Greenberg subsequently reported no compliance problem because a Healthineers attorney had informed her that Miller had no contractual relationship with Healthineers. When plaintiff informed her that Miller was in fact under contract as a consultant, a “surprised” Greenberg asked that he provide a copy of the contract.[2]Compl. ¶ 25. Plaintiff received no further communication from the compliance department, but learned that Miller's contract “would not be renewed despite Healthineers' satisfaction with the value it was receiving.” Compl. ¶ 27. Despite plaintiff's “best efforts to remove it from consideration, ” the Base4 investment remained in play for weeks after his report, with Stein's continued advocacy.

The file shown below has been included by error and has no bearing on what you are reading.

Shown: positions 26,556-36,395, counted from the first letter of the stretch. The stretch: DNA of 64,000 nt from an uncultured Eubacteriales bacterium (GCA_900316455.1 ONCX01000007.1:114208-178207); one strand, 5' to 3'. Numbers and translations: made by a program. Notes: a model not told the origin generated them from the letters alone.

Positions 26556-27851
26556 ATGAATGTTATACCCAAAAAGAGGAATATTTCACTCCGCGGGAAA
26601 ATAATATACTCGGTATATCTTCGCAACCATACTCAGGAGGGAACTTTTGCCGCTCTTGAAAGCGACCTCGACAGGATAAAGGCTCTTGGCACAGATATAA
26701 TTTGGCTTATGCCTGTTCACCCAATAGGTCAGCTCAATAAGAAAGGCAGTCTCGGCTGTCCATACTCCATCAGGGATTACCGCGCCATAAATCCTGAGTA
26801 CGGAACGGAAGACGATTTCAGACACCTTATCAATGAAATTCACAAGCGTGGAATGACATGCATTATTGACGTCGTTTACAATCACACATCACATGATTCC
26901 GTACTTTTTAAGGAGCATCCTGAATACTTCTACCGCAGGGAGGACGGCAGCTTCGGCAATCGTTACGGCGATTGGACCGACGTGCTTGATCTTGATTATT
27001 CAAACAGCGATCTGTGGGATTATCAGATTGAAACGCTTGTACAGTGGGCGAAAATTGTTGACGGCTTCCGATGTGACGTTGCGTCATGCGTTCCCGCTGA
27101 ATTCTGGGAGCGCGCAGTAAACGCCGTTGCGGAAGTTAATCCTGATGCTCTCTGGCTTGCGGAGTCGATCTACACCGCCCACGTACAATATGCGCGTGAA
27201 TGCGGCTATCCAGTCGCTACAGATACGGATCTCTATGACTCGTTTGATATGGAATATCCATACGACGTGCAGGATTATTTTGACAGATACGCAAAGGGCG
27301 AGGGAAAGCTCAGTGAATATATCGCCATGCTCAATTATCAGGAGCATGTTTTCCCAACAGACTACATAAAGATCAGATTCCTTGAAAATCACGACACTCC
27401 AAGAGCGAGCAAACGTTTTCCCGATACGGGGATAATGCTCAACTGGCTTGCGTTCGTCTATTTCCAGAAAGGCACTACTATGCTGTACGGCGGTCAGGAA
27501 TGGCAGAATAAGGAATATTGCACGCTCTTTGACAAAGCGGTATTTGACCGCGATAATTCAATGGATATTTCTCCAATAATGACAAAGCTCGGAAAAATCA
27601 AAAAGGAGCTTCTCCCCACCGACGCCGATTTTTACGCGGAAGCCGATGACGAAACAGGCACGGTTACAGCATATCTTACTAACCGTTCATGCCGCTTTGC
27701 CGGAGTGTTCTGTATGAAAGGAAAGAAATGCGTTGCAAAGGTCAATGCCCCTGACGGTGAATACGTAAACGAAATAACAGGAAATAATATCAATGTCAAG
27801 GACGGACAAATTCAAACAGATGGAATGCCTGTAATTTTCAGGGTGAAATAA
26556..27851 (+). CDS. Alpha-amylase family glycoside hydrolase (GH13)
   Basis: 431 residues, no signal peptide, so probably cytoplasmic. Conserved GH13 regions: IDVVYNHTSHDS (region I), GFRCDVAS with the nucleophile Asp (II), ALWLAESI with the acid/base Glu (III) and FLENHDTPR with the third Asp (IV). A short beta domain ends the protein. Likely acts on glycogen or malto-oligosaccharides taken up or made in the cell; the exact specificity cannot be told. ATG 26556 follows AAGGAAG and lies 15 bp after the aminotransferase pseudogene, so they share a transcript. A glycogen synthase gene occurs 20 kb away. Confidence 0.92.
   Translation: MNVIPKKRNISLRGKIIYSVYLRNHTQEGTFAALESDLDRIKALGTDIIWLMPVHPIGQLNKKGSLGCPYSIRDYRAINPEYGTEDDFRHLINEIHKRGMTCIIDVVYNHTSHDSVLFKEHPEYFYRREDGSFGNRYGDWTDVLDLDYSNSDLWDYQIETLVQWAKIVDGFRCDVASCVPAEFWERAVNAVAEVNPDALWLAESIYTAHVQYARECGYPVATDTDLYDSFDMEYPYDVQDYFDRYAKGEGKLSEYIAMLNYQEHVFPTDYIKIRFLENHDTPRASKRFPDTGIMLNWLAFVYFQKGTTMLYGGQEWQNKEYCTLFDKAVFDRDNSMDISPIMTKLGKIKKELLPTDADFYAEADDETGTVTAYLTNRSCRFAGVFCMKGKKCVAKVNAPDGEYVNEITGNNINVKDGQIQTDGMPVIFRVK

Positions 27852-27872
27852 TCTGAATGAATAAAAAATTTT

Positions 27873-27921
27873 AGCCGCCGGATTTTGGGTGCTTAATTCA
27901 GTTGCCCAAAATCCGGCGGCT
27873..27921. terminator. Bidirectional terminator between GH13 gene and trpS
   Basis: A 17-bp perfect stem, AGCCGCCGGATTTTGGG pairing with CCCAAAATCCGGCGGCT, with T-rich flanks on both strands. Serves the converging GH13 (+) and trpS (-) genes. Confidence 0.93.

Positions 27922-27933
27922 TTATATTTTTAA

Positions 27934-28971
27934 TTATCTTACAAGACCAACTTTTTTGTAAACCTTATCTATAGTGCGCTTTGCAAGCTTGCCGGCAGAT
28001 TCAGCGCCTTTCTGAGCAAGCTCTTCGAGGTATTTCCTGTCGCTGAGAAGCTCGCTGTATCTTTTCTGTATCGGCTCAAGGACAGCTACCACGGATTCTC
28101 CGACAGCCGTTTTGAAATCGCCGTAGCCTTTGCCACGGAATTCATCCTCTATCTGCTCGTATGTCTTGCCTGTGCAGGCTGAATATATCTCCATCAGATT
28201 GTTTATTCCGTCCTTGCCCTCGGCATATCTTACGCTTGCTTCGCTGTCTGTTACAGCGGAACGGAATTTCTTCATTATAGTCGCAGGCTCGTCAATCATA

Thereafter, Stein and Montag, “in their capacities as SFS Head of Strategy and CEO of Siemens Healthcare, acted in concert to concoct a pretextual reason to demote Plaintiff, remove many of his job duties, and replace him with an outside hire, all in retaliation for Plaintiff's Compliance report.” Compl. ¶ 30. Pursuant to that scheme, plaintiff was demoted in September 2017 from Vice President reporting directly to the SFS CEO, to Director reporting to Stein's deputy Amor, a Hiring Manager. Amor informed him in a meeting on October 2, 2017, that Stein and Montag had decided several weeks prior that a substantial portion of plaintiff's job responsibilities would be transferred to a new hire acting as his direct superior. At a second meeting three days later, Amor and a human resources employee repeated this information. They emphasized that Stein and Montag had made the decision back in August, adding this time that “the reason for the demotion was his presentation style in Investment Committee Meetings.” Compl. ¶ 37. Plaintiff had never previously been informed of a problem with his presentation style, and in the three Investment Committee Meetings he attended with Montag, the two topics he presented advanced successfully.